Ever see one of those online, side panel ads that say, “Tips for a tiny belly,” or something like that? As we know, they are an enticement to get us to click the link which takes us to what looks like an authentic news article, that is promoting a brand of diet something. With the US leading the world in obesity, it is not hard to entice someone to follow through on this ad, and others like it, but in truth, we just need to be reminded of the most basic and common sense guidelines to follow, to get us back on track, and to help us stay there. Here are a few:
1. Drink water
Drink water throughout the day, preferably clean, spring water, and at least one liter a day.
Anyone who enjoys drinking water, and/or who drinks at least a liter of water a day, will tell you, they simply feel better. Water does not mean, liquids. Water is water, and drinking water is not for everyone, but, if you can, drink at least one liter a day. The source and quality of water is a topic that could be written about for days. Try to have your water be as clean and pure as possible. The best water is filtered, ionized, structured water, and very few of us have access to this kind of water, so, do the best you can. Try to filter your own water, and if you can, try to find a travel water filter to take with you on trips, or to the office.
2. Cut out the sugar
When I was growing up, we knew what had sugar and what didn’t. As such, our parents monitored our sugar intake. In my house, soda (pop) was a treat, as were desserts and snacks (Ho-Hos). We were not allowed to eat the pink ones – the Snow Balls. My Mom just knew that fake color could not be good in any way, but today, sugar is hidden in nearly every processed food, and sugar = empty calories, at best. This link covers all of the deleterious health effects of sugar, and they are quite serious, but, common sense would allow that eating sugar on a daily basis, is not good for one’s health, nor one’s waist line. If you want to be more lean, cut out the sugar. http://macrobiotics.co.uk/sugar.htm
3. Reduce refined and processed carbs
As with sugar, processed carbs are not delivering much in the way of nutrition, other than empty calories, and as with sugar, most Americans are eating an unnecessary excess of processed carbs by way of bread, muffins, pasta, cookies, and snack foods: potato chips; pretzels, etc. Consuming carbs in this manner will provide little-to-no nutritional benefit, and a lot of empty calories. Again, this is not rocket science, but common sense would allow that if you want to lose weight, or reduce your waist line, then, you need to cut out the refined and processed carbs, or reduce their intake substantially. However, if you want carbs – need carbs – respect carbs, there are many ways to get good carbs into your diet – they’re called whole grains and legumes. But here’s the trick – you need to properly soak, and even slightly sprout these ‘carbs’ to derive their highest nutrient potential. Yes, sprout. The sprouting process transforms the carbohydrates in grains and legumes into simple sugars, that are more bio-available, and easily digestible. You can read more about sprouting in Ann Wigmore’s book, aptly named, The Sprouting Book.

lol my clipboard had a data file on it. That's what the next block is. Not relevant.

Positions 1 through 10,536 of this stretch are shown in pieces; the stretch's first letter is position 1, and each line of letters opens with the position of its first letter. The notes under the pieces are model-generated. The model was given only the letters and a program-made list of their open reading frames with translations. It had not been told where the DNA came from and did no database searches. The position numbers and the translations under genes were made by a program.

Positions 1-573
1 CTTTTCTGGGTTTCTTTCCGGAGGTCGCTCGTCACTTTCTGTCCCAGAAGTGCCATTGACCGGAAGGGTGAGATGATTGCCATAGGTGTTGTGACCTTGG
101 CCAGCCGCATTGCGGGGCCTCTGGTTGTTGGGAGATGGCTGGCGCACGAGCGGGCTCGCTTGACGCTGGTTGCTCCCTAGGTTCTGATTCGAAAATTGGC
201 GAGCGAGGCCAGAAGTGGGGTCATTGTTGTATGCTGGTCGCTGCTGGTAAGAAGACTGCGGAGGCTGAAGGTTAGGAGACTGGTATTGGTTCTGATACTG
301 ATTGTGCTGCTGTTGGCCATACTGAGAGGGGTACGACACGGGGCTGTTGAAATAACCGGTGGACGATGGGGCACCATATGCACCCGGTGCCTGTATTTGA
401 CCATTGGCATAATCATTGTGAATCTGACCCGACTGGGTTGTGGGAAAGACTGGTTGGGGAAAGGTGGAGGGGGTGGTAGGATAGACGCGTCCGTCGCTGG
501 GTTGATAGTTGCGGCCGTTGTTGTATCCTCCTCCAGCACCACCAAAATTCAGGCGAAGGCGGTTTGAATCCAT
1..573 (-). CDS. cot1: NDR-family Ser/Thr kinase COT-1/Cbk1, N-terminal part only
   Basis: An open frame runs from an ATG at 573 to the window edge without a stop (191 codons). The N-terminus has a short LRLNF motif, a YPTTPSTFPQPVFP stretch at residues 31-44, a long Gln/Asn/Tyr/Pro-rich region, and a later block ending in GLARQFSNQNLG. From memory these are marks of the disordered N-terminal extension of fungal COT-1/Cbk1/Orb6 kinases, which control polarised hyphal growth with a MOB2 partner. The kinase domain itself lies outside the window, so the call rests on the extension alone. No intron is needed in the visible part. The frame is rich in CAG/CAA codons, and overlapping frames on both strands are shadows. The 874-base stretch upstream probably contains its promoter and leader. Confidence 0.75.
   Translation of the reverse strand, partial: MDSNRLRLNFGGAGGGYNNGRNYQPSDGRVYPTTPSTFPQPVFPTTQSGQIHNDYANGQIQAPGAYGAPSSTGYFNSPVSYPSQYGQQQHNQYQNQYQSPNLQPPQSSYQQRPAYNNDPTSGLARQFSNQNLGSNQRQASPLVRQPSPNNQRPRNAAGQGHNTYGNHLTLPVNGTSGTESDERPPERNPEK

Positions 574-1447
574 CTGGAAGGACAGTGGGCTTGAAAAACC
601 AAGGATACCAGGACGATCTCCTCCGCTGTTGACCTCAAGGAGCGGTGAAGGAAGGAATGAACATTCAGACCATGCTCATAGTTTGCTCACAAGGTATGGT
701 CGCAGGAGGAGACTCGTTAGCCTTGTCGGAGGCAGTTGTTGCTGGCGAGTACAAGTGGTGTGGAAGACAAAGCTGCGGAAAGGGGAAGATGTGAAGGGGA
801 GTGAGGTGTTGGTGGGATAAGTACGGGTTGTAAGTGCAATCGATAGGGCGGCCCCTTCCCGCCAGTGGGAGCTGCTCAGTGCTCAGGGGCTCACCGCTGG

4. Consume good fats; reduce bad fats
Yes, that’s correct, to reduce your waist line, you need to increase your good fat consumption. That’s right, I’ll say it again – to reduce your waist line, you need to increase your good fat consumption. So, what is a good fat? Anytime, I need to further understand fats, I refer to the website of Udo Erasmus: http://www.udoerasmus.com/FAQ/FAQ1_en.htm This is an excerpt from his site, in regard to fats and weight management: Omega-6 slightly and omega-3 more effectively help reduce fat production in the body. They also increase fat burning and heat production in the body, and shift the body from burning glucose to burning fats. Saturated, monounsaturated, and trans- fatty acids do not help to manage weight. Sugar triggers increased fat production in the body. Starch can also lead to overweight.
As you can see, he also points to sugar and starch intake, as contributors to fat production and weight gain. He does state that saturated fats do not help to manage weight gain; however, there is some debate about that, and also debate about the benefits of saturated fats, in general. For example, coconut oil is approximately 92% saturated fat, and all you need do is Google “coconut oil health benefits,” and you will get numerous links to look into, and to help you better understand how and why coconut oil is good for you. Here is an excerpt from one site with regard to coconut oil and weight loss: Coconut oil is very useful in reducing weight. It contains short and medium-chain fatty acids that help in taking off excessive weight. It is also easy to digest and it helps in healthy functioning of the thyroid and enzymes systems. Further, it increases the body metabolism by removing stress on pancreases, thereby burning out more energy and helping obese and overweight people reduce their weight. Hence, people living in tropical coastal areas, who eat coconut oil daily as their primary cooking oil, are normally not fat, obese or overweight.
You can also read more about fats on my blog post: https://theecochef.wordpress.com/2011/04/06/about-nefas-non-esterified-fatty-acids-and-heart-health/